I am hopeful for our planet. I believe we have the capacity for unity and great goodness.
I am disturbed by the animosity, anxiety, and polarization surrounding the 2012 elections here in the United States.
This election is not about a cause that people care deeply about. It’s not about great ideas to address the very real issues we are facing.
Each party has worked hard to cast the other candidate as evil, and this election is about how to keep the opposition out of office.
We have become polarized because we have focused too much on our differences and forgotten our similarities and shared concerns. We can’t come together to solve problems because we have been too busy pointing fingers and arguing.
I was encouraged when New Jersey Governor Chris Christie stated that Barack Obama was “outstanding to deal with” in the aftermath of Hurricane Sandy. Even though Governor Christie is a Republican, he didn’t play politics. I am sorry that instances like this are so rare these days.
There has been too much propaganda flying around creating a state of fear. Too many emails, postings on Facebook, news commentary… Even the debates were thinly veiled attacks, not substantive. The entire tone of these elections has been overridden with animosity, and it will be our undoing if we don’t move beyond it.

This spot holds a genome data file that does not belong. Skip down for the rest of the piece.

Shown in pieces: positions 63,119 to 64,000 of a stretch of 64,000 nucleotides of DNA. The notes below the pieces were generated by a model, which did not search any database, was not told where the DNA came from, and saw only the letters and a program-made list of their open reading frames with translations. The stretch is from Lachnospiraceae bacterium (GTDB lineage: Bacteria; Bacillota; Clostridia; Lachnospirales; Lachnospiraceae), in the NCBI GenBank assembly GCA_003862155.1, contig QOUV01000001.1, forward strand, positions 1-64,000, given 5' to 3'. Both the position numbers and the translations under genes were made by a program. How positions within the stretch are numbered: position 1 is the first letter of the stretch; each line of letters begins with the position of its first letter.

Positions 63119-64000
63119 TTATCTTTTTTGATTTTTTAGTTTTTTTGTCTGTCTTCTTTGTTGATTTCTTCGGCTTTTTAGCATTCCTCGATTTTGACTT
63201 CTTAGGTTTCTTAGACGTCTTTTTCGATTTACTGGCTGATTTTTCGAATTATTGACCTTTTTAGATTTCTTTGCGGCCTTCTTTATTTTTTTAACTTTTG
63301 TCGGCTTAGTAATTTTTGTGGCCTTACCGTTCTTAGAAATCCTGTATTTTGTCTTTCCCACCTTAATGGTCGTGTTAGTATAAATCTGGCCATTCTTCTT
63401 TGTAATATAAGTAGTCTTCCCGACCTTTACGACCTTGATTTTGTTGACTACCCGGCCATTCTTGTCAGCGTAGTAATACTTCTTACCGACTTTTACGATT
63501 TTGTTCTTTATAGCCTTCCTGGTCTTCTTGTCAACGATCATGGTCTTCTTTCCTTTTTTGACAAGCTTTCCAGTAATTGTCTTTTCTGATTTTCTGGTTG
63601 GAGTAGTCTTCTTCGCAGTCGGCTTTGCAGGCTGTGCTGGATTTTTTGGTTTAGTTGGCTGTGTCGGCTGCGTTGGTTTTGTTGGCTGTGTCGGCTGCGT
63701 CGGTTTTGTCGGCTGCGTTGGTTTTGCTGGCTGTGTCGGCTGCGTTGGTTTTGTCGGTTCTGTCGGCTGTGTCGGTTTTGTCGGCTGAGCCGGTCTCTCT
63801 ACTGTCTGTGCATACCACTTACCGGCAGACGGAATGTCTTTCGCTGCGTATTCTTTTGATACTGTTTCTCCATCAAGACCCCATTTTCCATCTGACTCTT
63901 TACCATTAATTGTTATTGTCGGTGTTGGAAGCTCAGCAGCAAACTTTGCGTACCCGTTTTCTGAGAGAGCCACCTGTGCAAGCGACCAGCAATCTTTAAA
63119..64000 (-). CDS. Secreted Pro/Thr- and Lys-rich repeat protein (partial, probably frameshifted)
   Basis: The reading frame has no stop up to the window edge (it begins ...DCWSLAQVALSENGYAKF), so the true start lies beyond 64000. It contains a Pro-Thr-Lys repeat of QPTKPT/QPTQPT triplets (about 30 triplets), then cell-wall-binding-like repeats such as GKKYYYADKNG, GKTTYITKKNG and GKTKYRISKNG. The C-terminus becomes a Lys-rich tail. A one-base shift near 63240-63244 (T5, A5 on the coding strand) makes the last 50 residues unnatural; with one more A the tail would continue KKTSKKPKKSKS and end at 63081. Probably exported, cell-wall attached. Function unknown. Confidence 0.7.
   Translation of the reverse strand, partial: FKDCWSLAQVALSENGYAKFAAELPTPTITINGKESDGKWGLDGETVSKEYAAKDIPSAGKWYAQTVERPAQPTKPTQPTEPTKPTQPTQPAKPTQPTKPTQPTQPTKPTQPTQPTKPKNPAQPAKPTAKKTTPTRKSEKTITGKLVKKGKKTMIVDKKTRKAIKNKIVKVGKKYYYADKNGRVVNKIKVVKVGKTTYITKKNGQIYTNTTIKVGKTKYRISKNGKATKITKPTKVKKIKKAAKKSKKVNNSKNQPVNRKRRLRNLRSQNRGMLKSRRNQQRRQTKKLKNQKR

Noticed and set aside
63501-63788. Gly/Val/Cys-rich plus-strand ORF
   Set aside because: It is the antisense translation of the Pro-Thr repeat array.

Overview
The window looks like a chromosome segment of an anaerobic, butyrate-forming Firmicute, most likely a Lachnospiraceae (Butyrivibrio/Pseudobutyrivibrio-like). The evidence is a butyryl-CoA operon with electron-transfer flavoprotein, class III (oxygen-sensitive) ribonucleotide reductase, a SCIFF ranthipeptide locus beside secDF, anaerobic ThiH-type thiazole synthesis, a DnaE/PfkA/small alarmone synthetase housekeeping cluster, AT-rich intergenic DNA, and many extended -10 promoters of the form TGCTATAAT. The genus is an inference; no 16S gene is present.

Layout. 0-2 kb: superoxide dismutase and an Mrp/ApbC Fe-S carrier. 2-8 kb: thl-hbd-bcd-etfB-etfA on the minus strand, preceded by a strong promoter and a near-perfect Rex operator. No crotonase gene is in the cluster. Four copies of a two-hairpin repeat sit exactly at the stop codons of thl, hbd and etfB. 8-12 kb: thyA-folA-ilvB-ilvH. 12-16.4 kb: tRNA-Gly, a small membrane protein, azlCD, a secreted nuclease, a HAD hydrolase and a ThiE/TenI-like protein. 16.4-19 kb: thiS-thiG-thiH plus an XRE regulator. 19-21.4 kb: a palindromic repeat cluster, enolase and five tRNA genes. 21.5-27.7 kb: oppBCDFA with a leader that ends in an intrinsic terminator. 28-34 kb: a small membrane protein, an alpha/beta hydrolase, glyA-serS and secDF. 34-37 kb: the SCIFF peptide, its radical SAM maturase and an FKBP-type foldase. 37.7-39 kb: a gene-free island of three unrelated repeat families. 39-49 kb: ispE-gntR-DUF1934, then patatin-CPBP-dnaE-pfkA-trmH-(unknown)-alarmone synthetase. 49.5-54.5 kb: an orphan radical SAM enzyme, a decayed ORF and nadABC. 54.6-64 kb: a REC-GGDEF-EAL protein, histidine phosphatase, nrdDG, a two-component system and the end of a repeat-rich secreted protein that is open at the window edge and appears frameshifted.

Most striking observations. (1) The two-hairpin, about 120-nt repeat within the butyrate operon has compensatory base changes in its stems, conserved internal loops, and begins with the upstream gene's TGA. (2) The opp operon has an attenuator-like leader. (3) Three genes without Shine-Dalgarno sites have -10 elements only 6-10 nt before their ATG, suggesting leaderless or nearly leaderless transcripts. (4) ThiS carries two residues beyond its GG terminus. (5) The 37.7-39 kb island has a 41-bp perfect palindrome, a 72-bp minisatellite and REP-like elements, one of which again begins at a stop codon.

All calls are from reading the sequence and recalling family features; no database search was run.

If we are to be a United States, we need to remember our commonalities.
We need to stop feeding on fear and use our rational minds to talk about what we care about, what we want, and how we can best work together to solve the very real problems we face.
At this point, the candidates are not going to give us that. We will continue to be bombarded with fear-based messages for the days before the election.
It is up to each of us to rise above the negativity and reconnect with what we care about for our shared future. To think intelligently about the issues at hand, not reactively. And to remember that our similarities outweigh our difference.
It’s time to do it now.
… So when you walk into the voting station, you can be guided by what you believe in, not what you are afraid of.
… So after the elections, we can find common ground to work together to address our concerns and move forward together in shaping our shared future.